Biologists began to realize that women, too, can benefit from sneaking around. In monogamous species, a female is stuck with whatever guy she gets to raise her young, even if isn't the biggest or the brightest. It's a shame, to her, that she can't have better babies, for surely her lackluster hubby's offspring will be less than ideal. Cheating, it was believed, gave a woman the best of both worlds. She gets to have a dedicated, loyal sub-par male take care of her young, but the young are born from better stock that she secured on the side.

The problem is, nothing explained polyandry - a mating system where women have multiple "husbands" or partners. Considering that there is a higher biological cost to the female to mate, why would she ever want to have a permanent array of suitors demanding her attention? It seemed like there was something missing. Biologists Tom Price, Greg Hurst, and Nina Wedell believed there was more to the story.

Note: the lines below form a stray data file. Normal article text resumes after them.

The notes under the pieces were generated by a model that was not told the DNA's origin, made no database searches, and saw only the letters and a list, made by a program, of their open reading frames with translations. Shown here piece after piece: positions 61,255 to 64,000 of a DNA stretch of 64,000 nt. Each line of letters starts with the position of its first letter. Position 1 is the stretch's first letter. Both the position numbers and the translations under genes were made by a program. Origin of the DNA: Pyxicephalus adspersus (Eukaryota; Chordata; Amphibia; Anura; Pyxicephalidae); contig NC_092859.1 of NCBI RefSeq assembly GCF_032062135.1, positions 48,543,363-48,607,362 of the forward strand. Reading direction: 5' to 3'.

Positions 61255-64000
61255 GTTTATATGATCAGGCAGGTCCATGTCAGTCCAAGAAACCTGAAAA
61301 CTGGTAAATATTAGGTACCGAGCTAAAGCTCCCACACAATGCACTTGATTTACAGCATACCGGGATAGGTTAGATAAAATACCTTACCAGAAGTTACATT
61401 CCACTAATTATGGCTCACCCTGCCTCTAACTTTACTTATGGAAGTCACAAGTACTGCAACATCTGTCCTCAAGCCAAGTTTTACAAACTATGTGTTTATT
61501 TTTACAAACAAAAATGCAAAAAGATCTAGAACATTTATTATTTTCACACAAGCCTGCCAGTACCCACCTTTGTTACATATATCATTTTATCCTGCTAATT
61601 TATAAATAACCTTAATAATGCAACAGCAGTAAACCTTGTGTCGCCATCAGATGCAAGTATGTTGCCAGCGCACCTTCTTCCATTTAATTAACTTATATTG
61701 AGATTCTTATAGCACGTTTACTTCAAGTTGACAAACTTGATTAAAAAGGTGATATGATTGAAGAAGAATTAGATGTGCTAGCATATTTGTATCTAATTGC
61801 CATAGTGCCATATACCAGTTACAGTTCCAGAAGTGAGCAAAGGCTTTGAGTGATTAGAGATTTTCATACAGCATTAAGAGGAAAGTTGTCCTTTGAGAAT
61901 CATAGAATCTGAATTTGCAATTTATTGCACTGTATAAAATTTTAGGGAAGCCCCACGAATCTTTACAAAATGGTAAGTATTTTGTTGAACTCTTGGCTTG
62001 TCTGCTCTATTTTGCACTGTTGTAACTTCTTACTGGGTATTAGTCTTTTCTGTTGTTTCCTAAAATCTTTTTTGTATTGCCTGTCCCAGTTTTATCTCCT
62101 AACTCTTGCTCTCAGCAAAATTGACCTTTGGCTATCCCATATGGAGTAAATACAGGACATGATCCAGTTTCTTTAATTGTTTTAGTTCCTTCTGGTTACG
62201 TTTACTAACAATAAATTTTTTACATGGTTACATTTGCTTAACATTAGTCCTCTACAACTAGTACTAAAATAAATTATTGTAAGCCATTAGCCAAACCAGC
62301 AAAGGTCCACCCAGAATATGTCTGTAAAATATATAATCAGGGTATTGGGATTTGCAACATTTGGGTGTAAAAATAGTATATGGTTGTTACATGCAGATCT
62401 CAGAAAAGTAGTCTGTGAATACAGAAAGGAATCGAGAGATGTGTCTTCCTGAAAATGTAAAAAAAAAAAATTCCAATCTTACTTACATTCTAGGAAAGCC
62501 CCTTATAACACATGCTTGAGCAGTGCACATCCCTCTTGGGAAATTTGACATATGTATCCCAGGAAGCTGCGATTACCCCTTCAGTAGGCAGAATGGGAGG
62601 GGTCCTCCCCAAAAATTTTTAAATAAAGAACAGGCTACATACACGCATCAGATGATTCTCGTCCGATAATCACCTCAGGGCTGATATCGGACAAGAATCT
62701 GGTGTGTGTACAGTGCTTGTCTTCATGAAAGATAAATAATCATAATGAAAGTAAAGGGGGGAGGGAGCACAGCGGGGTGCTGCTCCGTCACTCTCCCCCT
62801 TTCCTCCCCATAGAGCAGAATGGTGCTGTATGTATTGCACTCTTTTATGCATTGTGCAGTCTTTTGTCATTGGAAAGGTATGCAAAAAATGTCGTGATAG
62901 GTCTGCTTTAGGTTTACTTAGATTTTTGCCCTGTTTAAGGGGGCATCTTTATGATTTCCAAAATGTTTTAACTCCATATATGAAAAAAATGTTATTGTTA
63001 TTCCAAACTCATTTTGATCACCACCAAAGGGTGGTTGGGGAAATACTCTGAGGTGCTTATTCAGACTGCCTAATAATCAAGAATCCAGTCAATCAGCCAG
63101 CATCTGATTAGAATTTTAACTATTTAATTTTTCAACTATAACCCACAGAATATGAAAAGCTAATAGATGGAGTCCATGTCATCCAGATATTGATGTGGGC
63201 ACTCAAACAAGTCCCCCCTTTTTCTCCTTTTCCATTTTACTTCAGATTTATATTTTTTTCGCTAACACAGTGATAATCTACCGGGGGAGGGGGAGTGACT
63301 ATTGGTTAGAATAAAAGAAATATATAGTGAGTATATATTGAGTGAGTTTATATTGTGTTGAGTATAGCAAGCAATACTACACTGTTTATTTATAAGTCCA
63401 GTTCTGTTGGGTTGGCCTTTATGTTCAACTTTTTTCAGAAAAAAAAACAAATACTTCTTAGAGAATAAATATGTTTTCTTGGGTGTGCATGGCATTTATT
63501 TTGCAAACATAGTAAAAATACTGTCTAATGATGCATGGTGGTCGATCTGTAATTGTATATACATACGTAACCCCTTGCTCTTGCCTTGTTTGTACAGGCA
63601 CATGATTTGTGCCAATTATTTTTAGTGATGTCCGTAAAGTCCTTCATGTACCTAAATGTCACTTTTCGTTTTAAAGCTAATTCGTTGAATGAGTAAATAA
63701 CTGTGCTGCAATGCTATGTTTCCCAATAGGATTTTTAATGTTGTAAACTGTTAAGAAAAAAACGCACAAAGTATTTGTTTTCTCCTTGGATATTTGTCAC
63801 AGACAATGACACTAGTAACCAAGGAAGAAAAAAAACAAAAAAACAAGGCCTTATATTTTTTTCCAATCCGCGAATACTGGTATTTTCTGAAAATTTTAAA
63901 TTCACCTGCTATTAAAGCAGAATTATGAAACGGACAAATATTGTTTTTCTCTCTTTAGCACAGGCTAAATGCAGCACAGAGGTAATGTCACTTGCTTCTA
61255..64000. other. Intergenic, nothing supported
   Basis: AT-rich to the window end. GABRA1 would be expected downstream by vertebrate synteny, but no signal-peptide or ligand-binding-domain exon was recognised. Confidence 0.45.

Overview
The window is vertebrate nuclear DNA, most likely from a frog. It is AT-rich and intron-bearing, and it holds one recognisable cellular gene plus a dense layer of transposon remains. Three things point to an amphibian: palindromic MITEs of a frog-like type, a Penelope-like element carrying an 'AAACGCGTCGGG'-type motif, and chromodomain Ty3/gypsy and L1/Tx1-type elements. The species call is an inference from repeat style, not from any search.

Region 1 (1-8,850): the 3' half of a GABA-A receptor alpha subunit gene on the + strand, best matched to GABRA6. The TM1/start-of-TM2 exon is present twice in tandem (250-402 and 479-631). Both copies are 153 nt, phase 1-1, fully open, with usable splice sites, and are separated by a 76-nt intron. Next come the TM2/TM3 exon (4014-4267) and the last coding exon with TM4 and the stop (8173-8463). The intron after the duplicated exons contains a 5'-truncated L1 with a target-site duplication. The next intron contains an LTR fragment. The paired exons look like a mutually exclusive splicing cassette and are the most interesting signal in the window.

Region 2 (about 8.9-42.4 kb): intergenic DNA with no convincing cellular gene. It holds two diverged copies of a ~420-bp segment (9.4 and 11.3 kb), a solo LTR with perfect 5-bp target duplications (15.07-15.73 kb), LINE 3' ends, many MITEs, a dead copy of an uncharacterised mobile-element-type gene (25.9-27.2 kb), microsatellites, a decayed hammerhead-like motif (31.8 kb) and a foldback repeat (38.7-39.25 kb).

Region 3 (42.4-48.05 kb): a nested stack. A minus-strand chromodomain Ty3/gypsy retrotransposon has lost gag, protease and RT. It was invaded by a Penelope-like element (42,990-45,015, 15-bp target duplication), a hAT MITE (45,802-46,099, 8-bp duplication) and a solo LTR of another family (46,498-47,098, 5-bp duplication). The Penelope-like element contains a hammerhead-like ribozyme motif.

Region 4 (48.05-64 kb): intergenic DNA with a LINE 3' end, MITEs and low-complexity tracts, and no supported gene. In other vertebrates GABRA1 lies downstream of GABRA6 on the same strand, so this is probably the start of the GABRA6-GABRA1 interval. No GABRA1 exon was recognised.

It turns out that the bigger picture may be genetic. Mutations in chromosomes can lead to what is called sex ratio distortion. There are certain alterations that, for whatever reason, cause the sperm containing either the X (female) or Y (male) chromosome to fail to fertilize. They are termed Sex-Ratio Distorter Genes or Chromosomes (SR genes or chromosomes) because they alter the balance of males to females in a population. Because mutations are constantly occurring, there is always a risk that all-male or all-female broods will be born, the result of which is potential extinction of a population or a species, if the altered gene becomes widespread.

The team hypothesized that female promiscuity may help protect against SR chromosomes that develop in males. They tested their hypothesis using a known SR chromosome in the the fruitfly Drosophila pseudoobscura. This particular mutation, when carried by a male, causes all of his sperm that carry a Y chromosome to die before they can fertilize, though it has no clear effect on eggs when carried by females. Because it doesn't detriment female gametes, this kind of mutation can persist and spread until, eventually, not enough males are being produced to maintain a population.